Marielis Garcia

Live from New York: Marielis Garcia

In the spring of 2021, when the return of live performance was still a distant possibility, Ballet Hispánico began to gather its dancers together to start rehearsing again after the unprecedented shutdown. Along with revisiting its vast repertory of past work, the company also staked a firm claim on the future, restarting its Instituto Coreográfico with Marielis Garcia as its latest choreographer in residence, a position that afforded her funding, studio space, and access to the company's performers—all hard to come by in New York—to create a new work, "Temporal," from which she presented an excerpt at Manhattan's new riverfront Little Island that August as part of a program of all Latina dance makers. "They give you time and space and the dancers are generous as hell and super talented," she says of the Instituto, now in its tenth year. "It really felt like, beyond me just coming in and having ideas that I wanted to experiment with, the whole environment was set up so that everyone was experimenting together and really pushing the idea further."

Alongside her rising choreography career, Garcia also served as a dance artist in residence at the University of Maryland's School of Theatre, Dance, and Performance Studies, and she says her dual role as a freelance creator and an educator over the course of the pandemic reinforced for her the imperative need for increased funding and advocacy for dance. "Visual artists can work somewhat independently, whereas with dance it's really impossible to create on a single body," she explains, noting that most freelance performers have struggled with access to unemployment insurance and healthcare since long before Covid-19. "You really need community through a larger group of people. Even a cast of three or four, those are people's lives and their livelihoods, so [we need to be] able to support the makers and choreographers in supporting the dancers."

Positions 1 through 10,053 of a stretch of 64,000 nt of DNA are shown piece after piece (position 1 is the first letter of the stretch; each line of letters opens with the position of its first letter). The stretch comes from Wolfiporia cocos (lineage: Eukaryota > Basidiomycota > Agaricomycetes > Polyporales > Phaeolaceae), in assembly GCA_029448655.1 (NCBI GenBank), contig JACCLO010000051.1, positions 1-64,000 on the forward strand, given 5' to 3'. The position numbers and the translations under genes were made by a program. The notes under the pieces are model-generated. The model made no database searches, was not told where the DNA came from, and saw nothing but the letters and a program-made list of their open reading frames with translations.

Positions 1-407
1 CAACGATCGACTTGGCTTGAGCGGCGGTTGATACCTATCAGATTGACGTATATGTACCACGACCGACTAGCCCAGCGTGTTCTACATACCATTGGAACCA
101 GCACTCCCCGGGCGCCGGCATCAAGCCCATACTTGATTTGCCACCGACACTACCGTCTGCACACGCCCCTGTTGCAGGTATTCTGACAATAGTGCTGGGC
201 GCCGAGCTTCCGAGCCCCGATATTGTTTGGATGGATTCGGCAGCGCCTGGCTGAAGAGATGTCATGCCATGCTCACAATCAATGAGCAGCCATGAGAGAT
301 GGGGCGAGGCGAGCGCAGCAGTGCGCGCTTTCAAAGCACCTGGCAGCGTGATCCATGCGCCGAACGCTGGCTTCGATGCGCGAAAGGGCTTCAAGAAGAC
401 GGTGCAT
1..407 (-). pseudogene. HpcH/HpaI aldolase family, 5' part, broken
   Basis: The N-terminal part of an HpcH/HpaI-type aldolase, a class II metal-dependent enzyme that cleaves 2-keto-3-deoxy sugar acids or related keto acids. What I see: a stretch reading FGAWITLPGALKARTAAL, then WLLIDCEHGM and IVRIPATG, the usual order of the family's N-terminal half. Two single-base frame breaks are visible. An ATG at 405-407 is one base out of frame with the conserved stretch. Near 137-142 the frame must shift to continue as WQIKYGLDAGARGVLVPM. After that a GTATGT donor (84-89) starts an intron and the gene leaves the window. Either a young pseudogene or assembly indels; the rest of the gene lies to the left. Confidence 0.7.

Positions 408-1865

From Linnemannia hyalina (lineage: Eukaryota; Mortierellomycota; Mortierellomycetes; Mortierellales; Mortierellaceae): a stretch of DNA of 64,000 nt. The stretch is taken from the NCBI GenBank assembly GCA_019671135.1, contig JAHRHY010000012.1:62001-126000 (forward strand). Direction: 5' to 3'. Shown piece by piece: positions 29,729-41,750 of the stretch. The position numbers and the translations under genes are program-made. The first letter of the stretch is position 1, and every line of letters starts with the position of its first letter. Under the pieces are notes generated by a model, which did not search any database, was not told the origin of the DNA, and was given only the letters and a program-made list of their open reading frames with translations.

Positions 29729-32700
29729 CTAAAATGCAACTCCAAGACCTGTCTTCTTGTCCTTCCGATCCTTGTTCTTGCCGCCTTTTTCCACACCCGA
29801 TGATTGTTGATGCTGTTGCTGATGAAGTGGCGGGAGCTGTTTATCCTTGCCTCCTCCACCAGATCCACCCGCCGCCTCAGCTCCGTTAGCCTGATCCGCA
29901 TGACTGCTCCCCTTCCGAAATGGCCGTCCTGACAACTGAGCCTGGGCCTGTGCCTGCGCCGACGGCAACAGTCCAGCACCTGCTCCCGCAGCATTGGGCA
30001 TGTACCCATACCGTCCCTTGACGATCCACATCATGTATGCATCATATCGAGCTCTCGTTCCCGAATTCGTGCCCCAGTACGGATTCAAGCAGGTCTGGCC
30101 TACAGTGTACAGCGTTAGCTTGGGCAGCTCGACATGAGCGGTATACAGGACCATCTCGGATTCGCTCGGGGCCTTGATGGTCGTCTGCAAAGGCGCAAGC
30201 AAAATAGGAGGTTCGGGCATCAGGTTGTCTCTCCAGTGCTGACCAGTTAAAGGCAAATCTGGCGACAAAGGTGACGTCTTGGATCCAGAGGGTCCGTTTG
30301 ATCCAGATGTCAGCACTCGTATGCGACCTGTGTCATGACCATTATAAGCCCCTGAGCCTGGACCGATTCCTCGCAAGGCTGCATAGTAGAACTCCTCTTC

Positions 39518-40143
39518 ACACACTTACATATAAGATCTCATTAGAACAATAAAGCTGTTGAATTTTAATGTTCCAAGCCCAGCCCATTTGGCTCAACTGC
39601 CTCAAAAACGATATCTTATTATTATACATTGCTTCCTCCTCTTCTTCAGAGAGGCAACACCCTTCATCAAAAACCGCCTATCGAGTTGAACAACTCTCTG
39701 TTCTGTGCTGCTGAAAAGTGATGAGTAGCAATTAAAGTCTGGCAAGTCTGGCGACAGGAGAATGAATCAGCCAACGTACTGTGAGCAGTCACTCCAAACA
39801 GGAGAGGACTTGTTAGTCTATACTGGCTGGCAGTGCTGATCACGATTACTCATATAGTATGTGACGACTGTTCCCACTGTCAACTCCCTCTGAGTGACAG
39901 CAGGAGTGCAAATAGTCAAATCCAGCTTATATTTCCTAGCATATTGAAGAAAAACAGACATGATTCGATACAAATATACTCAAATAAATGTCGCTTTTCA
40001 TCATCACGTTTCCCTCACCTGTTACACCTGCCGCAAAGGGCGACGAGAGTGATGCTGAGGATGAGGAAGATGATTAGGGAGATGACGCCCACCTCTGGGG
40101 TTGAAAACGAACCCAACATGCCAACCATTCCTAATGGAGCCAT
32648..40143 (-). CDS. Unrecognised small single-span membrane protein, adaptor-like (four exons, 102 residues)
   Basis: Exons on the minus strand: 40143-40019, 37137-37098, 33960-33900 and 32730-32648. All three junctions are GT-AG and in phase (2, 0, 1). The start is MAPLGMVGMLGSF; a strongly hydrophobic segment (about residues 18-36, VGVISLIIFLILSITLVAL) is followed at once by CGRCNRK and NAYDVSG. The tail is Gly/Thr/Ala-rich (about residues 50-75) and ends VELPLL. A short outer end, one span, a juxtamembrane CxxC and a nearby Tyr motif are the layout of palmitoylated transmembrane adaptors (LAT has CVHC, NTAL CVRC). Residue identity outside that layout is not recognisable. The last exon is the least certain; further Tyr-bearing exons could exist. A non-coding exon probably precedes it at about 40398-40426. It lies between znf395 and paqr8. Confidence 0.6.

As these inequities have become ever more obvious with the dance world striving to get back on its feet, Garcia says she hopes the lessons we have learned over the past two years won't be forgotten so easily, and may even lead to necessary and widespread progress in the future. "We need healthcare, we need support in terms of taking class and space," she elaborates. "In a city like New York where space is a luxury, the one art that needs a lot of space is also the one art that doesn't get a lot of support or funding, especially on a freelance level. I think organizations are starting to really consider these dilemmas and proactively trying to make changes but there's been so many years of systemic incongruence that even small steps toward change feel really big right now."

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Marielis Garcia

Vintage dress, worn throughout, from Albright Fashion Library.

Marielis Garcia
Hair by Tina Outen at Streeters. Makeup by Andrew Colvin at Streeters. Set design by Jacob Burstein at MHS Artists. Photographer's assistant: Kyrre Kristoffersen. Stylist's assistants: Maria Montane and Malén Denis. Hairstylist's assistant: Amesha Alston. Makeup artist's assistant: Crisdanil Hidalgo. Set designer's assistant: Casilda Garcia Lopez. Digital technician: Leslie Knott. Production by Heather Robbins at CLM.

As a nonprofit arts and culture publication dedicated to educating, inspiring, and uplifting creatives, Cero Magazine depends on your donations to create stories like these. Please support our work here.